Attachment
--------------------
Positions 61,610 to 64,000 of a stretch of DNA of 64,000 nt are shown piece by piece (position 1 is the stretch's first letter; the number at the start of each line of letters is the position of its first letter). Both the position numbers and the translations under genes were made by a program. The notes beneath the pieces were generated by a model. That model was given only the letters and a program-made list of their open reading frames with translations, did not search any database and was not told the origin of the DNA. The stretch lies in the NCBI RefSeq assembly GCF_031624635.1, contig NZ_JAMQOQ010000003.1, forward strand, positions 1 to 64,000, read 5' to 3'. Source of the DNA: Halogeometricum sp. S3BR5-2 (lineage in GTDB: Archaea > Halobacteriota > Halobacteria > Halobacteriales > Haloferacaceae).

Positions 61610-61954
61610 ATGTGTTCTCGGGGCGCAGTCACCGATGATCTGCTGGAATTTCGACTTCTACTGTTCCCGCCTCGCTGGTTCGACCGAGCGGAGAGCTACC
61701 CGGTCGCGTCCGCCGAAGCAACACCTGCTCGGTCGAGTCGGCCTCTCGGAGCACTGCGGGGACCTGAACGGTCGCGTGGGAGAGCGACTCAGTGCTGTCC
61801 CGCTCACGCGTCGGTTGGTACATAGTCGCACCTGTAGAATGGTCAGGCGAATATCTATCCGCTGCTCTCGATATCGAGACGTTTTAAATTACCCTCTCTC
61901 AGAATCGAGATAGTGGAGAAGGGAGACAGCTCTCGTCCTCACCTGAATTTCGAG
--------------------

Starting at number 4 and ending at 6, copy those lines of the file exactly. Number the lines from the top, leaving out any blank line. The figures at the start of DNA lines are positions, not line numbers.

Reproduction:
61701 CGGTCGCGTCCGCCGAAGCAACACCTGCTCGGTCGAGTCGGCCTCTCGGAGCACTGCGGGGACCTGAACGGTCGCGTGGGAGAGCGACTCAGTGCTGTCC
61801 CGCTCACGCGTCGGTTGGTACATAGTCGCACCTGTAGAATGGTCAGGCGAATATCTATCCGCTGCTCTCGATATCGAGACGTTTTAAATTACCCTCTCTC
61901 AGAATCGAGATAGTGGAGAAGGGAGACAGCTCTCGTCCTCACCTGAATTTCGAG